The Winnipeg Jets sure are an experience. This team can tear apart good squads with sound defenses one day, then look like a peewee squad the next. Against the Toronto Maple Leafs, the Jets really needed to bring their A-game. This Leafs team, top-ranked in the North Division, was proving to be a bit of an inconsistent but dangerous force. Would the Jets prevail in a battle of the upper crust teams in Canada?
The First Period
The opening 20 minutes were the most evenly-played moments of the whole game. The Jets and Leafs seemed to content to create opportunities off the rush. Winnipeg didn’t get many quality looks in the low slot area and seemed to be trying for more tipped deflections. The Leafs had a notably easier time breaching the space in front of Connor Hellebuyck, turning up the heat early.
Toronto ended up being rewarded for their efforts on a whole sequence of nonsense from the Jets. Nate Beaulieu neglected his assignment in the neutral zone to try for a hit and completely missed Zach Hyman, who eased by him. Kyle Connor was the closest skater to Hyman....and did nothing at all to impede the Leaf player. Hyman scored a beautiful backhander that felt entirely avoidable. I don’t care if you’re a 40-goal scorer; at least try to disrupt the attacker if no one else is stepping up.
The Jets were able to quickly respond on a pleasant power play from Andrew Copp, who tipped a slot deflection to even the game. Copp was almost entirely responsible for the goal, keeping the puck alive in the slot before hitting the left flank to start a cycle. He reset in front of Andersen and earned a deflection for his efforts. That is the sort of effort this team should be committing to. Unfortunately, the Leafs responded not long after, with Auston Matthews getting his own tipped goal on a power play. The Jets have conceded a lot of deflections in recent times, which is concerning. If teams know sticks will be free in the slot, the Jets need to make the adjustment as soon as possible.
The Second Period
I was hoping Winnipeg would come out of the intermission looking refreshed, but the Jets proceeded to get pasted by Toronto’s aggressive forecheck. We’re used to the Jets being slow starters, but opening the game strongly before quickly fading out is a somewhat newer turn. Winnipeg could not cleanly exit the defensive zone on almost every shift, and it was a minor miracle every time they got offensive zone possession. What felt especially frustrating was that rush chances against Toronto usually created a modicum of danger in front of Andersen. The Leafs don’t handle pressure well! Winnipeg’s inability to exploit this felt like an omen.
Against all odds, the Jets somehow convinced Matthews to deflect a Josh Morrissey point shot past Andersen. If Matthews had just let the shot go, I don’t think Toronto would have found itself tied. Such is the way of the fickle hockey gods. The Jets then added insult to injury when Best Jet Nikolaj Ehlers pulled off an unbelievable feed to Kyle Connor for a tap-in. The pass was threaded between Andersen’s stickblade and left pad from behind the net. I don’t even know what to say. That is stuff you can’t even pull off in video games. Winnipeg somehow escaped the middle period up 3-2, much to our delight. On a less delightful note, Beaulieu blocked a shot and left the period, failing to return for the rest of the game.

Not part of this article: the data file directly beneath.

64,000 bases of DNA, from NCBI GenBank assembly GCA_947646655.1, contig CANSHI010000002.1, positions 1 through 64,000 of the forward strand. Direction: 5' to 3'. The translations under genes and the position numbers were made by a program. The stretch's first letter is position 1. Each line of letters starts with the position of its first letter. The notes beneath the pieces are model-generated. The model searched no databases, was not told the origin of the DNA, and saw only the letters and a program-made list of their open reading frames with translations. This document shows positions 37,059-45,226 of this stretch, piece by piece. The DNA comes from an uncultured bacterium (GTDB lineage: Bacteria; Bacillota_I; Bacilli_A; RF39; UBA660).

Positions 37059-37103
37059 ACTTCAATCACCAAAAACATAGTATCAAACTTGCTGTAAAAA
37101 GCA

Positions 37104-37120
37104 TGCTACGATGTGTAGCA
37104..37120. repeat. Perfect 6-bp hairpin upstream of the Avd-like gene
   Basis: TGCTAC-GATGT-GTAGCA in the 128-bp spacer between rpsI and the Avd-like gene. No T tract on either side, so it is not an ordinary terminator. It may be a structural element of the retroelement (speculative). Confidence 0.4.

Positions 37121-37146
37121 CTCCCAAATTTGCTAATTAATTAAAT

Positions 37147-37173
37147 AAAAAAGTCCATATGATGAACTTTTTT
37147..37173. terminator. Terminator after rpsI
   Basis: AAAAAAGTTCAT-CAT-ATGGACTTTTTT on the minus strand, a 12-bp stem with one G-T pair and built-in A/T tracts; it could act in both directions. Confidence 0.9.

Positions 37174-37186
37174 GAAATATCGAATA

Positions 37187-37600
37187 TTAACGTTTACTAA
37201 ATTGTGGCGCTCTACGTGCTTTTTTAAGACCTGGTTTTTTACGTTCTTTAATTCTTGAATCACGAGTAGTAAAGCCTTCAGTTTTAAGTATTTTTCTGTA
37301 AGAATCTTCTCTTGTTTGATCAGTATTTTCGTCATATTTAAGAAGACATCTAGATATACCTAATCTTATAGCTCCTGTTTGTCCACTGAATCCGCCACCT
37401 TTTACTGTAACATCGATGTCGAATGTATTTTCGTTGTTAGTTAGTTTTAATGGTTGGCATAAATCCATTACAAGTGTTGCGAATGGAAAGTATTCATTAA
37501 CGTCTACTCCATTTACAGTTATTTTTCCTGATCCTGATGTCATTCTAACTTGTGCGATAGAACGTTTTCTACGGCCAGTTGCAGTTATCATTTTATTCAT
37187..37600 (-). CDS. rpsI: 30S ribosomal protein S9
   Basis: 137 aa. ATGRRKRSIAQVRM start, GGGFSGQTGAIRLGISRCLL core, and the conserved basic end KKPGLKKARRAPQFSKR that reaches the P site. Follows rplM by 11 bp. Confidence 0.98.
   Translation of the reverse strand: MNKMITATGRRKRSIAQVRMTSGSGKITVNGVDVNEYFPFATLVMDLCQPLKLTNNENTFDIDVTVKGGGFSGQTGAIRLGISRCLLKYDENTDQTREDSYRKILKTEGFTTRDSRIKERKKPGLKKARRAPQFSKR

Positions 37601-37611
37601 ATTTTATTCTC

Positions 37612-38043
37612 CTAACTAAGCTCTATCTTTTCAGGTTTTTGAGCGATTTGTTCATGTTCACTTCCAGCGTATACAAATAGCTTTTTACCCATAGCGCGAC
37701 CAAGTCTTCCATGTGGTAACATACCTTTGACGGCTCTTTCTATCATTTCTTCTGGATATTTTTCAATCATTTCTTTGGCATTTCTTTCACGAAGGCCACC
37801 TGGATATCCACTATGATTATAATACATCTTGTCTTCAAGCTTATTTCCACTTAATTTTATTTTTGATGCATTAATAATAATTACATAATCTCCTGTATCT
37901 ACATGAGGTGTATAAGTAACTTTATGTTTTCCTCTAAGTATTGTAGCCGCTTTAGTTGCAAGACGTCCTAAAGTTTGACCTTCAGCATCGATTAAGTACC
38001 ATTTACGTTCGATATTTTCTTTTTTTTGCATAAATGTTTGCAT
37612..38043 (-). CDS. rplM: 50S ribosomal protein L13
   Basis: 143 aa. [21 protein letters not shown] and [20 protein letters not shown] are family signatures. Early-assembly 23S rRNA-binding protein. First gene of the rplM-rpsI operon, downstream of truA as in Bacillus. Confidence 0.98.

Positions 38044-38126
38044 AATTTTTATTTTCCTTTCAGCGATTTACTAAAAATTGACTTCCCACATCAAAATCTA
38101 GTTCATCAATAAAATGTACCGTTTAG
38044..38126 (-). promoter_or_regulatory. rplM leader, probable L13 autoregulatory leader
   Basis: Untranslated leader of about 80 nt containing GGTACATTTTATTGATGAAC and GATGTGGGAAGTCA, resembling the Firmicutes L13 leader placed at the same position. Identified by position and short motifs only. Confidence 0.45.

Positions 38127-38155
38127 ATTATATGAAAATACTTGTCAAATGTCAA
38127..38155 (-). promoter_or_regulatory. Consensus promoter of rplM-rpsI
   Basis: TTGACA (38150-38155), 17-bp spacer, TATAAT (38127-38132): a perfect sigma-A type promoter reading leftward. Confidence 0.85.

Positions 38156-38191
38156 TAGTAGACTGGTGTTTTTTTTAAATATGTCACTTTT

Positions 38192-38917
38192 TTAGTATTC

The Third Period
The middle frame wasn’t great, but the final regulation period was a whole lot worse. Winnipeg was completely shut down for the entire 20-minute stretched as Toronto gashed the Jets slot repeatedly. Marner, Matthews, Nylander, and just about every Leaf in between took point-blank shots at Hellebuyck. When I think back to extraordinary periods Hellebuyck has given us, this will stand as one of his absolute finest. The American netminder was sensational, stopping everything between the Earth and Sun. I try to avoid hyperbolic statements but Hellebuyck absolutely deserves every single star on the night. He was unbelievable in net and stole both points.
Hellebuyck’s performance was even more important after the Jets nearly blew a 4-2 lead. Mason Appleton scored the fourth of the night on a great drive, but Matthews scratched a goal back with the goalie pulled to make us all sweat. I don’t know how Toronto didn’t tie the game on the 6-on-5 sequence but Hellebuyck deserves all credit. He carried the team on his back and earned both points in a tremendous performance.
Connor Friggin’ Hellebuyck.
That’s it. That’s the takeaway.
A Beaulieu injury opens the door for Niku and Stanley.
I wanted Nate to be out of the line-up, but I did not want it due to injury. I’d have much preferred the team to give Beaulieu some time off to get Niku or Stanley ice-time. This team owes it to the kids to let them earn a spot and both have been better than Beau in limited stints. If Nate is out for any stretch of time, the two young blueliners should have a chance to grab the open spot with DeMelo.
Winnipeg was lucky to win. Make the next one less reliant on fortune.
The Leafs ripped Winnipeg’s slot presence to pieces. We know Toronto has this capability but one stats service had the xG in favor of the Leafs 4.9 to Winnipeg’s 2.8. That’s pretty ungood, to put it mildly. The Jets have to get a better handle on Thursday’s game because I’m not sure Hellebuyck can keep bailing this team out.